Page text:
CBGF’s CEO, George Rossolatos discusses the future of Canadian entrepreneurship in this video orignally published at TheFutureEnconomy.ca. This interview was recorded in early 2020, prior to the COVID-19 pandemic.
SMEs represent 99% of all Canadian companies, 90% of jobs in the private sector, and account for 85% of new jobs created in Canada last year.
The Canadian Business Growth Fund provides a growth capital solution, in the form of an evergreen fund that can back companies for a number of years.
The Canadian Business Growth Fund also provides the guidance, support and mentorship to help these young companies grow and succeed.
Entrepreneurship is more important today than it was 10, 15, 20 years ago.
The percentage of new employment created by SMEs is higher, it seems that a lot of our innovation now is coming from our SMEs.
The ease of starting a new firm in Canada is one of the highest in the world and our job at the Canadian Business Growth Fund is to back ones that have scaled— the ones that can rise to the top of that start up group that now are ready to scale nationally and internationally – those are the companies that we really need to scale in Canada for maximum impact.
CHALLENGES AND SUPPORT FOR CANADA’S ENTREPRENEURS
There is absolutely a gap for our entrepreneurs in scaling their companies, and at the Canadian Business Growth Fund we see the gap—we call it the growth capital gap—but it has several components: Capital, Guidance, Mentorship, Talent, Made-In-Canada Solution
CBGF offers a “Made in Canada” solution, an option for entrepreneurs who are thinking of expanding—whether its nationally or internationally—a Canadian partner who understands the challenges they are facing here.
The advisory council created several reports which alluded to the fact that the number of Canadian global leaders was down 40% in the last quarter century. That economic council recommended a growth capital solution and they asked the Canadian banks to come together in an evergreen fund that does not have an end, that can back companies for 10, 15 years or longer.
Although the government helped with our initial mandate and fund formation, we are not a government institution.
CBGF has invested across the country in Kelowna, in Victoria, in Saskatoon, in Burlington… we are working on transactions in Halifax, Edmonton, Calgary. Eventually we would like to have an investment in every province, to distribute entrepreneurship across the country and back great entrepreneurs that we are meeting across every province.
We can add value, we can help, and I think that if we keep doing this in the form of eight to 10 investments in great entrepreneurs every single year—year in and year out in an evergreen format—we are going to make an impact and we are going to see a number of companies that become national and international successes that would not have grown in Canada been had we not been the investor, and that is our ultimate goal.
The Canadian Business Growth Fund is a sector agnostic fund. We look at any sector that is growing—whether that growth is 15% or 50% it is still a growth part of our economy and can be fostered and will create jobs and will create opportunity for people.
there are companies and industries that are growing at 15% to 20% every year that are constantly adding and constantly creating, constantly innovating that I think are underserved and our goal is to equally serve both ends of that spectrum.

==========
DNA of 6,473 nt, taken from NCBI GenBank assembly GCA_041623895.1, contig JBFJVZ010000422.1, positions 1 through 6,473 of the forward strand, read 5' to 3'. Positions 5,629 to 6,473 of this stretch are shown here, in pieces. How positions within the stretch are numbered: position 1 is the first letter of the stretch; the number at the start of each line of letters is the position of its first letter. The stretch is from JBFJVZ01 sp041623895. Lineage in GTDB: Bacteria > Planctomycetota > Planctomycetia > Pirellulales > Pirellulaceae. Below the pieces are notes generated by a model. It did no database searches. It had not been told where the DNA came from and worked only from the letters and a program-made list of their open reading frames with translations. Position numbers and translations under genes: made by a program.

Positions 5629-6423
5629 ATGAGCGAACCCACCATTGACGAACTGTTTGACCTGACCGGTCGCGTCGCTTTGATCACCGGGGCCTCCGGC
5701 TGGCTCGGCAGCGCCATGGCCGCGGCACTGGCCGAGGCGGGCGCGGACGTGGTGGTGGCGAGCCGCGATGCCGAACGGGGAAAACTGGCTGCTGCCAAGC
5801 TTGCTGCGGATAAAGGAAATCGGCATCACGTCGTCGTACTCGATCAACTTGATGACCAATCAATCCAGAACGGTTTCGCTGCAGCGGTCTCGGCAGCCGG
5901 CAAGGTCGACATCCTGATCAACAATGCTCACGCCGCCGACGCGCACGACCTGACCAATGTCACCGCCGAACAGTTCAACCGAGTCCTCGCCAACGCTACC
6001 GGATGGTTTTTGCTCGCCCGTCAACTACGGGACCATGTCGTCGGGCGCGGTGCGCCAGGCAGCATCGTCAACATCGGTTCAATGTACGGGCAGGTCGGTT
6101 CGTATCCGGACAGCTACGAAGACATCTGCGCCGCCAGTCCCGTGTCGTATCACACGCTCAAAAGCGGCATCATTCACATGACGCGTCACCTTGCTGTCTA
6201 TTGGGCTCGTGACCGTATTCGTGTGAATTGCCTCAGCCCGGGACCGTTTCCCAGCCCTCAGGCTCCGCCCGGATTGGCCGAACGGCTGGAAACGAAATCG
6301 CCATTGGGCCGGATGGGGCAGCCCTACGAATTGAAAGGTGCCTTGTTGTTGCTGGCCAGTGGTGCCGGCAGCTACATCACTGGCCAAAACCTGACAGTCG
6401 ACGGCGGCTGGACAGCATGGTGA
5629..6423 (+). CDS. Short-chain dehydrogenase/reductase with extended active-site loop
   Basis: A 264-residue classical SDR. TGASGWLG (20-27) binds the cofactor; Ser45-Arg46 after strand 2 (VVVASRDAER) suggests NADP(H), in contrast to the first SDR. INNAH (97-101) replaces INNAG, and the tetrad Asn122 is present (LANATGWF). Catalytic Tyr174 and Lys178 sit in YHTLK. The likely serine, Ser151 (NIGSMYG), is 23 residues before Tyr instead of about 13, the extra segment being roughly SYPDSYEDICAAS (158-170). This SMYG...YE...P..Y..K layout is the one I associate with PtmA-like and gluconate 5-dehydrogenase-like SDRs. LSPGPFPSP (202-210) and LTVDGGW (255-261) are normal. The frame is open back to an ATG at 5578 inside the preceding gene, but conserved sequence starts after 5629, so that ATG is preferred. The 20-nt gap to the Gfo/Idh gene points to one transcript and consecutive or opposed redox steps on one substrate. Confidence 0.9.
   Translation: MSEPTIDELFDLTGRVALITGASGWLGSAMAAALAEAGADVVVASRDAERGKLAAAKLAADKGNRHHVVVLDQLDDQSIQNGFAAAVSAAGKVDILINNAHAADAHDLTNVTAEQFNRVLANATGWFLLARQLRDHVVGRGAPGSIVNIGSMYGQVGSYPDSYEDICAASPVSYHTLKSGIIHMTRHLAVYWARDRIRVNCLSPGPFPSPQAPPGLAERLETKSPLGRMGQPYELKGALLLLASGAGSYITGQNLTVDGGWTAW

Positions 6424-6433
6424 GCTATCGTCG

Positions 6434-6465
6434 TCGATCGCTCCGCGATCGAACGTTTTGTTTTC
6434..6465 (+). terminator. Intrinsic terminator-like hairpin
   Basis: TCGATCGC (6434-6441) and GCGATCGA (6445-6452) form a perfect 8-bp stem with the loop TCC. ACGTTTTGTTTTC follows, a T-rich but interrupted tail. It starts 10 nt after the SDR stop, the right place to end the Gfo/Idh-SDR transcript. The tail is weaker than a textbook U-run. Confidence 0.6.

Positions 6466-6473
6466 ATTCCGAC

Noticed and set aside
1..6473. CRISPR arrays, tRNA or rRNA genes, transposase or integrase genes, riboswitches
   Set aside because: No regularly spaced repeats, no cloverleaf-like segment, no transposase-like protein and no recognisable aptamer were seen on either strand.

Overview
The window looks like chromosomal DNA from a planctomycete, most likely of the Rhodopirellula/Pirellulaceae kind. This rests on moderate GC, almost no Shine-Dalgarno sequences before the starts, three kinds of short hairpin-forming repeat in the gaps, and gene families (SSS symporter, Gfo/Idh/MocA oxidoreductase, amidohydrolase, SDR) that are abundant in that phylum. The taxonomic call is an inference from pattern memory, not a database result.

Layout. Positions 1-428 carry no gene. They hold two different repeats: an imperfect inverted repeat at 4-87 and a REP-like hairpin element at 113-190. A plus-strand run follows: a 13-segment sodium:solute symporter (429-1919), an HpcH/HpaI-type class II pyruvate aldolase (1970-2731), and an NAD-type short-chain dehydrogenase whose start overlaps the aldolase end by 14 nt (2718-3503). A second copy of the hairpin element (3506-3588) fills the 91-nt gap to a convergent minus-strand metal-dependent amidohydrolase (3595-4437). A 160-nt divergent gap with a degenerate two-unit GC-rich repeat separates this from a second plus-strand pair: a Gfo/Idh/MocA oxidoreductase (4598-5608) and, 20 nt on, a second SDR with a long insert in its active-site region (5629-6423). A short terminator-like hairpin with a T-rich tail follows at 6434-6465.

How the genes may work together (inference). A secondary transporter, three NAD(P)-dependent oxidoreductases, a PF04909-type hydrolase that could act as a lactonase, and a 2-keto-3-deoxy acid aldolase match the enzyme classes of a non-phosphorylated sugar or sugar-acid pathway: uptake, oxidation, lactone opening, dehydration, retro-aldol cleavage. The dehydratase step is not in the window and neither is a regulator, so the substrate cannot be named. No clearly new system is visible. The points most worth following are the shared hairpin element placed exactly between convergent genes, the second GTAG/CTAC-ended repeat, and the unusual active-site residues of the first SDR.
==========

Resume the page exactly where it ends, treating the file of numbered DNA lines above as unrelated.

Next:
We are investing in all of those business from retail to distribution, to manufacturing, to media, to auto collision repair—those are companies that are growing, that are the lifeblood of our economy, and those SMEs are creating 85% of our jobs and the vast majority of them are not the ones that you read about every day.
ADVANTAGES FOR CANADA’S ENTREPRENEURS AND ECONOMY
A lot of investors in the venture capital world have three- to five-year horizons sometimes. To take their company from a certain level to the next level and then they sell to a strategic, and often 80% of the time venture capital firms are selling to foreign buyers.
We, on the other hand, would like to see them grow for 10 years or 15 years and create the next great Canadian company that stay here, that are headquartered here, that build from here.
I think it is important we have Canadian business headquarter here. We do not want to be a branch plant economy where decisions are made elsewhere, and we have workers reporting to those in other countries.
It is easy for someone to say there is a talent gap in Canada, but it is a lot harder to create the right pipeline of people with the capabilities to fill those positions right here in Canada. And the way we do that is to keep more companies here longer and have them grow over the longer term.
HOW CANADIANS MUST SUPPORT ENTREPRENEURS
As a society, we do need to help foster entrepreneurship and often, those of us that are not entrepreneurs are not as supportive of entrepreneurs as we should be.
Being an entrepreneur is very difficult, there are many sleepless nights, the hours are long, there are a lot of uncertainty. Family members can suffer because as a result there is huge commitment—there is travel, there is fundraising, there is making payroll—and sometimes you do not appreciate what a challenge that is.
It is on all of us to foster that and to encourage the entrepreneurs that we know in our lives to push forward and to work through their challenges and listen to them when they are having issues and encourage them.
Not everyone can be an entrepreneur, but everyone can be an intrapreneur, thinking about entrepreneurship and the organizations and fostering that spirit of furthering innovation and making ourselves better and making our companies better.
I do think we need to raise our awareness of the importance of entrepreneurship and raise the level in which we encourage them to pursue their path.